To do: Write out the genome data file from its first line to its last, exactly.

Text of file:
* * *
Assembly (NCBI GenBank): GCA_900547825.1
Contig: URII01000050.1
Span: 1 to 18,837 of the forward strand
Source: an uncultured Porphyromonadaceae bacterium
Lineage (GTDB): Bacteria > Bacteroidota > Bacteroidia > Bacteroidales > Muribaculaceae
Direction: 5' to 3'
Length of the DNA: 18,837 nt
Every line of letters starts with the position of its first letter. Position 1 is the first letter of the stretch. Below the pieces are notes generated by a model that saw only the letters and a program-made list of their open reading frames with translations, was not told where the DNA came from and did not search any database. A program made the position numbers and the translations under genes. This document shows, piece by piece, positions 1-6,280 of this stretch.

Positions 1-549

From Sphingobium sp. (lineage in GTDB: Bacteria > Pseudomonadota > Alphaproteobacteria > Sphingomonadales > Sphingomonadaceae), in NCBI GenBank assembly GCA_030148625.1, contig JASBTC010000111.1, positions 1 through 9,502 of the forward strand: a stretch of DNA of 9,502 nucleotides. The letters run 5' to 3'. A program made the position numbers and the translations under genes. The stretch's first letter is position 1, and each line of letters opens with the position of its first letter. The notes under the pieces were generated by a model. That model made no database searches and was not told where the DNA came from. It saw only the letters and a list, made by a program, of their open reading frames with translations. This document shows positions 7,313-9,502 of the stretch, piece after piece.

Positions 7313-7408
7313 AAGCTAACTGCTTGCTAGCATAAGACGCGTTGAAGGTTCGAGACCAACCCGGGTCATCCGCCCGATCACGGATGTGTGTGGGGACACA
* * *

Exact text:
Assembly (NCBI GenBank): GCA_900547825.1
Contig: URII01000050.1
Span: 1 to 18,837 of the forward strand
Source: an uncultured Porphyromonadaceae bacterium
Lineage (GTDB): Bacteria > Bacteroidota > Bacteroidia > Bacteroidales > Muribaculaceae
Direction: 5' to 3'
Length of the DNA: 18,837 nt
Every line of letters starts with the position of its first letter. Position 1 is the first letter of the stretch. Below the pieces are notes generated by a model that saw only the letters and a program-made list of their open reading frames with translations, was not told where the DNA came from and did not search any database. A program made the position numbers and the translations under genes. This document shows, piece by piece, positions 1-6,280 of this stretch.

Positions 1-549

From Sphingobium sp. (lineage in GTDB: Bacteria > Pseudomonadota > Alphaproteobacteria > Sphingomonadales > Sphingomonadaceae), in NCBI GenBank assembly GCA_030148625.1, contig JASBTC010000111.1, positions 1 through 9,502 of the forward strand: a stretch of DNA of 9,502 nucleotides. The letters run 5' to 3'. A program made the position numbers and the translations under genes. The stretch's first letter is position 1, and each line of letters opens with the position of its first letter. The notes under the pieces were generated by a model. That model made no database searches and was not told where the DNA came from. It saw only the letters and a list, made by a program, of their open reading frames with translations. This document shows positions 7,313-9,502 of the stretch, piece after piece.

Positions 7313-7408
7313 AAGCTAACTGCTTGCTAGCATAAGACGCGTTGAAGGTTCGAGACCAACCCGGGTCATCCGCCCGATCACGGATGTGTGTGGGGACACA